Middle School Students Playing High School Sports

Middle School Students Playing High School Sports

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Butterflies in your stomach, feeling anxious and nervous before your first high school tryout:  How do you think you would feel as a 7th or 8th grader, one or two years younger than a freshman, and literally half the weight and size of an upperclassman? Every student athlete looks forward to the day they can finally participate in high school sports.  In every sport they want the most amount of playing time they can get. What happens when playing time is taken away by a student who does not even go to the high school?  Is it really necessary to have students from the middle school tryout for high school sports?

According to the Pentucket Athletic Director, Dan Thornton, Pentucket Middle School participation in high school sports is a result of Mr. Seymour becoming principal of both the middle school and high school.  Mr. Thornton further commented that the Massachusetts Interscholastic Athletic Association (MIAA) has a rule that allows middle school students to participate as long as one principal oversees both schools.

Although this new policy of permitting middle school students to participate in high school sports has not affected any Pentucket teams division wise, it has affected athlete’s attitudes. Bobby Barry replied, “Wait, that’s a thing?  That’s absolutely absurd.”  For the most part, the majority of student athletes interviewed felt the same way, claiming high school sports should be for high schoolers.

A number felt it was just not fair to give younger students an opportunity they simply did not have.  Ben Klosowski jokingly added, “I don’t think they can handle the fish bowl way of life.”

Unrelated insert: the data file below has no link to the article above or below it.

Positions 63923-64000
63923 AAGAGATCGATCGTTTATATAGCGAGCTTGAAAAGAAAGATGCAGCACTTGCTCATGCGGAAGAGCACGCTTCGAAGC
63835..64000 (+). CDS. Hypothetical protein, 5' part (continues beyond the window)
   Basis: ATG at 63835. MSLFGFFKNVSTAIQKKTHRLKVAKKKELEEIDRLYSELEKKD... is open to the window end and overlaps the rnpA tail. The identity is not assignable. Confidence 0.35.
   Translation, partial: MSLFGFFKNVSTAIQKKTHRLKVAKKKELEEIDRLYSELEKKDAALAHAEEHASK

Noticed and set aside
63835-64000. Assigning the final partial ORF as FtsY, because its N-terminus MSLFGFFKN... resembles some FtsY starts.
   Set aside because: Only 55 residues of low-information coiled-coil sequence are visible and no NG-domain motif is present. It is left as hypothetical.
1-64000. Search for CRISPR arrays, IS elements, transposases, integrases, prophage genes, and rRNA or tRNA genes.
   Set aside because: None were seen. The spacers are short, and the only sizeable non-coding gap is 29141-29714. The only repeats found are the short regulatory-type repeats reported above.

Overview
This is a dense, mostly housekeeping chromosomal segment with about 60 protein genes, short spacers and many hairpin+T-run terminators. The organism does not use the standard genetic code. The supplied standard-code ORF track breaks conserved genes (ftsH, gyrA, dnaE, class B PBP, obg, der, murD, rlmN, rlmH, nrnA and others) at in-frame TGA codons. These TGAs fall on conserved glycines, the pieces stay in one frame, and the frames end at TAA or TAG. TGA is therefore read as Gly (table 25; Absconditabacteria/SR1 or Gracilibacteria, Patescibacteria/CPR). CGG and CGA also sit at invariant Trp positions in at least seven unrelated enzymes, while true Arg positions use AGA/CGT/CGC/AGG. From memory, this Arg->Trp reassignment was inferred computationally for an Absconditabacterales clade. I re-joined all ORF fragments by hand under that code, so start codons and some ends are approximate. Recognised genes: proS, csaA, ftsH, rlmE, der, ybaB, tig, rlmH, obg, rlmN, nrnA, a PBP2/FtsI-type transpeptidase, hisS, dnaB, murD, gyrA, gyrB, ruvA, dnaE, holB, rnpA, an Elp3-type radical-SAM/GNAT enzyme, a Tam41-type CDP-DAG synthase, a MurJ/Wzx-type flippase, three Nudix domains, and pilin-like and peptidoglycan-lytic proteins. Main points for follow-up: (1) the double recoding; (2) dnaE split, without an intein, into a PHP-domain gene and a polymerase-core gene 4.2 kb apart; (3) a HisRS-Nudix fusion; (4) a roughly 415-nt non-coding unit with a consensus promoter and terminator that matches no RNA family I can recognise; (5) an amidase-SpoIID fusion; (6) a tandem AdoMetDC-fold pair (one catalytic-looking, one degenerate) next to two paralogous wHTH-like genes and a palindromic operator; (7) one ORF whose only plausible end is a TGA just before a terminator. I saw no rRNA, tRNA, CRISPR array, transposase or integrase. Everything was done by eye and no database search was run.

High school students are not alone in questioning the district’s decision to include middle school students in high school sports.  One parent, who preferred to remain anonymous, commented, “I guess I see more negatives, particularly with regard to middle school athlete size, effect on youth programs, and the negative impact it may have on divisional play.”

Another parent, who also chose to remain anonymous added, “If the district is allowing middle school athletes 6 years of eligibility, they should give additional years of eligibility to existing school athletes that may have had an off year academically.”

However, the rules governing middle school participation and eligibility are dictated by the MIAA.  Although the MIAA has rules permitting middle school participation, it also has rules limiting current high school student’s eligibility.  According to rule 59.1, “A student shall be eligible for interscholastic competition for no more than four consecutive years after initially entering grade 9.”  This is regardless of whether or not you participate.

Given the MIAA’s rules, it is questionable whether or not the district will be able to permit middle school participation to continue after this academic year.  According to an article by Jennifer Solis in the Newburyport Daily News on August 1, 2013, Superintendent Mulqueen moved Dr. Lay from the Pentucket Middle School to the Dr. John C. Page Elementary School on an interim basis, and intends to have a new principal in place there before July 1, 2014.  Assuming Dr. Lay returns as principal of the Pentucket Middle School, and Mr. Seymour returns to serving exclusively as principal of the Pentucket High School, middle school participation in high school sports at Pentucket will end.   The question is, if this may only be in effect for one year, why try it at all?